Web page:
NEW WESTMINSTER, B.C. — A disagreement between two British Columbia longshoremen ended in a brief but violent brawl and a judge says one man owes the other nearly $100,000 for bringing a knife to a fist fight.
The decision, posted Friday on the B.C. Supreme Court website, finds Sadagar Singh Johal was stabbed during dispute on Oct. 20, 2015, at the gates of the Deltaport terminal in Delta.
Justice Murray Blok found defendant Dalvir Singh Mangat owes damages for assault and battery, including $80,000 for Johal's physical and mental injuries.
The award also includes $4,000 in punitive damages and nearly $11,000 for health-care costs, but it's not even one-third of the amount sought by Johal.
The short brawl produced such tangled explanations from Johal and Mangat that a nine-day trial and 10 witnesses were required before Blok ruled "credibility issues" made him cautious about accepting testimony from either man, noting both were suspended for their part in the dispute.
Blok concluded Mangat owes damages because he planned in advance to confront Johal for allegedly spreading rumours, brandished a knife as the fight got heated and stabbed the man in the side as fellow workers tried to pull them apart.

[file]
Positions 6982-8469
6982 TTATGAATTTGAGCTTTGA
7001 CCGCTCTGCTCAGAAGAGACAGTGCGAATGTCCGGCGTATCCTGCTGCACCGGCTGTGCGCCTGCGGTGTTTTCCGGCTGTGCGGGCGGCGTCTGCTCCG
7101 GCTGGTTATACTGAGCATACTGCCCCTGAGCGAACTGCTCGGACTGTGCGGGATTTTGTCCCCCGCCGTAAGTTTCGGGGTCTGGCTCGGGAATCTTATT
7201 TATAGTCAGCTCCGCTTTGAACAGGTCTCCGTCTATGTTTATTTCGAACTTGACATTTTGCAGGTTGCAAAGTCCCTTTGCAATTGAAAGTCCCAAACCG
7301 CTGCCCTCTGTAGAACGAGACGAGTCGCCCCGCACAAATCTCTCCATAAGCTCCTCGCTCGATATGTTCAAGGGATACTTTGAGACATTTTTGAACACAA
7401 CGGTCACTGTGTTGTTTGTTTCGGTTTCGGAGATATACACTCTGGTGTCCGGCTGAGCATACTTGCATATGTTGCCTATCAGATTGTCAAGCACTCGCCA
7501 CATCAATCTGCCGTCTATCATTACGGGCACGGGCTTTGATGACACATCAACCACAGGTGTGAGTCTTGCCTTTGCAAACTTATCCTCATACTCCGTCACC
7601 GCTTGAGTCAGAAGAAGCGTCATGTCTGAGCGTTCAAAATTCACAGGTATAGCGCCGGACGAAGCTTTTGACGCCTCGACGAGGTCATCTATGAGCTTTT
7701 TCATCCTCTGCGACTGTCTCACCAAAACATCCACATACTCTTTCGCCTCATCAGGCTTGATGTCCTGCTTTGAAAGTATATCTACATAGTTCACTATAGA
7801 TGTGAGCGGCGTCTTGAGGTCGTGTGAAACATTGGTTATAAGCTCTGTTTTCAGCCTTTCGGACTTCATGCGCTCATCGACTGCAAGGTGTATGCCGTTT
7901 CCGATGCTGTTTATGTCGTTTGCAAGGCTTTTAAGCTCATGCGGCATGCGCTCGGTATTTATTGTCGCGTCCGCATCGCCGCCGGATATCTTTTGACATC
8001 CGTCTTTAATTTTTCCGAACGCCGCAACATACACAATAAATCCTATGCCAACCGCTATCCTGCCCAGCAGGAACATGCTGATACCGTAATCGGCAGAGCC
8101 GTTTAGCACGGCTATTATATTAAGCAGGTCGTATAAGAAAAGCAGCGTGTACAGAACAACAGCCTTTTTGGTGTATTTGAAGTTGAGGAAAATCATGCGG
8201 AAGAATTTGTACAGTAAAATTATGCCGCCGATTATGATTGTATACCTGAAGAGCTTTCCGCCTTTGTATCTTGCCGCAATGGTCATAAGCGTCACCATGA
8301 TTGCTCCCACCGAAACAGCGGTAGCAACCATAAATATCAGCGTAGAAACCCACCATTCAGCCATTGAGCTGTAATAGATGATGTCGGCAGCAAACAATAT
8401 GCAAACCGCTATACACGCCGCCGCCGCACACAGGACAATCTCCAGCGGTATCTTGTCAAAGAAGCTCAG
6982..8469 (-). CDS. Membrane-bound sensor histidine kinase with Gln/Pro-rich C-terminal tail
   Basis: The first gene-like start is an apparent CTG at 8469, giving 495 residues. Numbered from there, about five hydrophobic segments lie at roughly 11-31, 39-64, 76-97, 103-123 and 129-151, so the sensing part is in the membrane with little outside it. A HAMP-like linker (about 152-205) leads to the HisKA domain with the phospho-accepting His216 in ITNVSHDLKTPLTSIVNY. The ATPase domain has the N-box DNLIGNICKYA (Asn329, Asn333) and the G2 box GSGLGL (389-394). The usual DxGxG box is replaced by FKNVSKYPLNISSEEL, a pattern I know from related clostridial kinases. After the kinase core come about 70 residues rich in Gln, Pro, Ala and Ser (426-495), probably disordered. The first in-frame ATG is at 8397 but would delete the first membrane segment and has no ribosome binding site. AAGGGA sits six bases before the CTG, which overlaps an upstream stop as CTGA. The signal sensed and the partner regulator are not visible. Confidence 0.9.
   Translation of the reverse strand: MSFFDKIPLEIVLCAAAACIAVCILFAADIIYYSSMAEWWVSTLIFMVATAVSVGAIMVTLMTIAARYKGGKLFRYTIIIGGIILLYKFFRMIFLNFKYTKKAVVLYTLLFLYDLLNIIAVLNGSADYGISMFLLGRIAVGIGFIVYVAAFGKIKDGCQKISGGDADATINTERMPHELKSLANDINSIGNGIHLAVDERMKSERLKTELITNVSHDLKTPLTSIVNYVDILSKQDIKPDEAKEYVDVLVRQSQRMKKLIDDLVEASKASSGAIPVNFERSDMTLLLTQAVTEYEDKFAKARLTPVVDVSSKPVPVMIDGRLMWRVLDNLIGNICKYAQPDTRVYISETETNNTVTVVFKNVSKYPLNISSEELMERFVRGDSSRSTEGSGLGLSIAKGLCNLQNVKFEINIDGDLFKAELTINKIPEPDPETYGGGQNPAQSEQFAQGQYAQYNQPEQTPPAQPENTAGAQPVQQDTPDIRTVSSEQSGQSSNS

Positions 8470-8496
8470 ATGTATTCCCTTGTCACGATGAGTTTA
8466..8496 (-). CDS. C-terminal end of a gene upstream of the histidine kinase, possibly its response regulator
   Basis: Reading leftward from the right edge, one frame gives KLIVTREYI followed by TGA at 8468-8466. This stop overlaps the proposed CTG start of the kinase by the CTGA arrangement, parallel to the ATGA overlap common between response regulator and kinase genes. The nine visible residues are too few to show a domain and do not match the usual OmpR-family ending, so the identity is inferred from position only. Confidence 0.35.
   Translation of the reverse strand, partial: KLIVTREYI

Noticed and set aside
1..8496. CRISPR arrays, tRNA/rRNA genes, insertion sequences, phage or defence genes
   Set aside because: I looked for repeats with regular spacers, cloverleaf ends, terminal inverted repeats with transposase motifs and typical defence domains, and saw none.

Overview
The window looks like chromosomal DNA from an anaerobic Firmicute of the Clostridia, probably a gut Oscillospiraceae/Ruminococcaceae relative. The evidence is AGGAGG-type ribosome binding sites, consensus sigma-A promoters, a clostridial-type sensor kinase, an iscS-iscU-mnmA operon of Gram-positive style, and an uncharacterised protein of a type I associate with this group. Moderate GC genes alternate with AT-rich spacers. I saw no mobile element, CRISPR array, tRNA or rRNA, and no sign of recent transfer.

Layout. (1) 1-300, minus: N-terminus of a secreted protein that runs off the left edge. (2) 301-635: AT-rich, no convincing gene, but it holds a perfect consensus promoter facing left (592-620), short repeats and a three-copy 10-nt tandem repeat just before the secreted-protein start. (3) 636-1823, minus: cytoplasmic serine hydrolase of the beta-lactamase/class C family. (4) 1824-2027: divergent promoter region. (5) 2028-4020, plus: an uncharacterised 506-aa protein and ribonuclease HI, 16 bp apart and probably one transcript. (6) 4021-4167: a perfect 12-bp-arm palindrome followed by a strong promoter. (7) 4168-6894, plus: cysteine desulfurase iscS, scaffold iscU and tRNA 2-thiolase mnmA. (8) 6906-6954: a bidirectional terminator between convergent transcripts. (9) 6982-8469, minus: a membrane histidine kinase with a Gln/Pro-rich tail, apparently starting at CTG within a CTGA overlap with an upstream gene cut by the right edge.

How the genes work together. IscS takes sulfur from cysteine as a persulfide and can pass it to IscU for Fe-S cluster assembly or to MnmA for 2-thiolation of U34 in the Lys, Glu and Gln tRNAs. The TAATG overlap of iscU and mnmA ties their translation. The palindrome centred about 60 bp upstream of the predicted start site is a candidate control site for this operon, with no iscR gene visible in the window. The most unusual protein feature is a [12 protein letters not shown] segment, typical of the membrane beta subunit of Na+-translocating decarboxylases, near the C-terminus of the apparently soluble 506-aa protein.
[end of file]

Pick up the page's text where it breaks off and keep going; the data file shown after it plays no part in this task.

Blok rejected Johal's claim of up to $180,000 for physical and mental injuries, noting a doctor's confirmation of post-traumatic stress disorder but finding Johal based his claim on much more severe injuries.
"Here, the plaintiff is able to enjoy his work; in fact, he likes working," said Blok.
"I accept that the plaintiff is now more withdrawn and irritable, and is hypervigilant in some respects, but he is not incapable of enjoying important aspects of his life, work in particular, as was the case in the authorities cited by the plaintiff."
Blok also rejected Johal's claim of just over $280,000 for lost work hours, noting he had been suspended following the fight.
Johal based his claim on a monthly salary of $16,100 and alleged, but for his injury, he would have been employed for the entire time he was off work during the stabbing, but Blok disagreed.
"Given that the parties were suspended for fighting and given my conclusion that both were active participants in the fight, with one possible exception Mr. Johal cannot lay the responsibility for the suspension at the feet of Mr. Mangat," said Blok.
The judge said punitive damages to punish Mangat for his "reprehensible conduct" are warranted but he cut the award because of charges laid against Mangat, who signed a peace bond agreeing to stay away from Johal.
Mangat's request for reduced damages on the grounds that Johal started the fight is also dispatched by Blok, who found "no basis" for it, repeating both were equal participants in the fight.
This report by The Canadian Press was first published Aug. 7, 2020.